Non-Jewish soldier Buried in a Jewish Military Cemetery  (Hamodia, 02/03/01)

This Ultra-Orthodox paper reports that a non-Jewish immigrant soldier was buried on March 1st in a Jewish cemetery in Netanya. The military Rabbinate is outraged at the new military policy, which allows for non-Jews to be buried alongside religious Jewish soldiers, without the permission of the Jewish soldiers’ families. Up until recently, the IDF would bury these soldiers in plots separated by a wall from the rest of the graveyard.

MK Rabbi Moshe Gafni, says that this incident makes clear the fact that religious soldiers cannot serve in the IDF, and that this could cause the disintegration of the military system.


Announcement of Annual Collection for Anti-Missionary Organization Yad Lachim  (Bakehila (02/03/01), Shisha Yamim (03/03/01))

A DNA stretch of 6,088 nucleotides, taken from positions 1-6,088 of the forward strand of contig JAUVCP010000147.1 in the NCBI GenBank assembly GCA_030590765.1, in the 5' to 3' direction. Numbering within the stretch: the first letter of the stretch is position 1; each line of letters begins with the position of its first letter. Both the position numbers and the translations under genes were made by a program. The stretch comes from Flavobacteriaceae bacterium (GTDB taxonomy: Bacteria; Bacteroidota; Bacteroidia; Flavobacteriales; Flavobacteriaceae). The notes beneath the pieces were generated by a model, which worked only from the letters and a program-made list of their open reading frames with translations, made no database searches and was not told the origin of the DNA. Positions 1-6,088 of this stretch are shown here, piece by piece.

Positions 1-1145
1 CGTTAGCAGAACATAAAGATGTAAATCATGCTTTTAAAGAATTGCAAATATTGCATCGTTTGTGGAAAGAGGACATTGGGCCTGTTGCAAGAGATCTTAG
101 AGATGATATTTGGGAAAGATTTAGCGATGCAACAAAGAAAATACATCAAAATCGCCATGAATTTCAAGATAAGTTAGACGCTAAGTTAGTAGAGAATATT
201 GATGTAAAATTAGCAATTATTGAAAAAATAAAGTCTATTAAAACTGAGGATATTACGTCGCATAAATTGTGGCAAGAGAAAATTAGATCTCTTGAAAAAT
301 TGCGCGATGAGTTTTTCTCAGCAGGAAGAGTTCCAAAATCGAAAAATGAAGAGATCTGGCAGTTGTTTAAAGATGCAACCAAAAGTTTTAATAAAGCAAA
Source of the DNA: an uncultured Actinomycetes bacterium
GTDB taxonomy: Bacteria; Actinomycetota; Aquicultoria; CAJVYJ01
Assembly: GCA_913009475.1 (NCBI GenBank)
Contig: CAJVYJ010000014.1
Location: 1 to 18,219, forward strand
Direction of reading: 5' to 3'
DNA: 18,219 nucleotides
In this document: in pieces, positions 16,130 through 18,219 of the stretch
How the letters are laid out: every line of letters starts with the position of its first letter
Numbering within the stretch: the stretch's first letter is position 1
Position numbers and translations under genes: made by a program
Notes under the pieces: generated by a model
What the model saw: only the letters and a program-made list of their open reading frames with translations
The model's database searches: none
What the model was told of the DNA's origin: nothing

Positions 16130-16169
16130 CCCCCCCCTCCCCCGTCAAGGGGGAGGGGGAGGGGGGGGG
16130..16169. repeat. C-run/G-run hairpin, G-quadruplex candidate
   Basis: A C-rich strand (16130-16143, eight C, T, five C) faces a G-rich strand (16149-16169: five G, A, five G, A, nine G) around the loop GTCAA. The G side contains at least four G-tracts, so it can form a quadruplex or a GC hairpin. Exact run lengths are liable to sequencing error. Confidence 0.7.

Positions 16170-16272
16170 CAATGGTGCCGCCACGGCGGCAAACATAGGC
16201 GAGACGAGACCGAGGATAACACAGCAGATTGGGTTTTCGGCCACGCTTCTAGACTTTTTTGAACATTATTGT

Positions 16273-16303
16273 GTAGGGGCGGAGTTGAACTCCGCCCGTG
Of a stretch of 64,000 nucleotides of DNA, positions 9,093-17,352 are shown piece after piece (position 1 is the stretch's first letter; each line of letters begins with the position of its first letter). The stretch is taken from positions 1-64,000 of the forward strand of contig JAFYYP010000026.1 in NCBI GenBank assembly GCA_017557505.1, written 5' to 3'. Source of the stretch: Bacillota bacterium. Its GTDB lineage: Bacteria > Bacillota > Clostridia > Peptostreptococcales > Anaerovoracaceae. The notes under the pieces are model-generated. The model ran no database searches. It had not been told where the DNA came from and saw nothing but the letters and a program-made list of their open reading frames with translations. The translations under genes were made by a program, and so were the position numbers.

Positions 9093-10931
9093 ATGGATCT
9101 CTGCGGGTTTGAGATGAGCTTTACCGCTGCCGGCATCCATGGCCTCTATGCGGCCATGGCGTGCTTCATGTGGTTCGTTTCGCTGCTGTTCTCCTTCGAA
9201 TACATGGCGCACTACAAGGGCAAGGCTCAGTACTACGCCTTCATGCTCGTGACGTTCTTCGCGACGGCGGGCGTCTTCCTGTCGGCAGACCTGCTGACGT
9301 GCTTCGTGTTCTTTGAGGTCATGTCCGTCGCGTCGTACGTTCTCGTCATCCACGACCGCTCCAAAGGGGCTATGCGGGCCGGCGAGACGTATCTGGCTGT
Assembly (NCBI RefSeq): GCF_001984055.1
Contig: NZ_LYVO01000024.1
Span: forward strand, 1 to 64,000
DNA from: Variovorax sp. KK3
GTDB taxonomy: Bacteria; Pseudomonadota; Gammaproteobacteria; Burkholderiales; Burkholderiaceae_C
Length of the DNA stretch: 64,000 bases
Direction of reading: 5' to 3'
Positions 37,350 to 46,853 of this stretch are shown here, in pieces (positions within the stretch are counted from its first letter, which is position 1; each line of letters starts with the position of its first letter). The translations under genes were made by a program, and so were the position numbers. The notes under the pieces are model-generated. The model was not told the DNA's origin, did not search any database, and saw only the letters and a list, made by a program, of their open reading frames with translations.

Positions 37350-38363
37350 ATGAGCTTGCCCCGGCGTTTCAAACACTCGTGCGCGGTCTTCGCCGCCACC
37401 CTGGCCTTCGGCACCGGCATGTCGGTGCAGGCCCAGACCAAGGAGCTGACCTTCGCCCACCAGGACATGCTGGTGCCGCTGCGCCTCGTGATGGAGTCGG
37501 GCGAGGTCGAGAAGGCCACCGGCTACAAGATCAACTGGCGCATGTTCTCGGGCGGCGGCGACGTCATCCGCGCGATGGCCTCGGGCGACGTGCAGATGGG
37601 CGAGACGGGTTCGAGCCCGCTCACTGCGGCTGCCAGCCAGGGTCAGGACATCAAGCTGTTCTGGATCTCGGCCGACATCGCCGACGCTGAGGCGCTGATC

These two Ultra-Orthodox papers announce the commencement of the annual collection for the anti-missionary organization, Yad Lachim. The collection is held annually on the weekend during which the weekly Torah portion, Parashat Zechor, is read. In this portion, Israel is commanded to remember the deeds of Amalek against them and to therefore exterminate the Amalekites. The missionaries are then compared with Amalek, and any donations that are made are declared as consecrated toward the battle against these “Amalekites” of today.

During a special meeting held in Bnei Brak, the activists updated those present on the drastic rise in missionary activities during the past year. Special mention was made of the two “cults,” the Messianic Jews and Jehovah’s Witnesses. The papers continued by saying there has been extra missionary activity surrounding the Pope’s visit and throughout the year 2000 as a whole.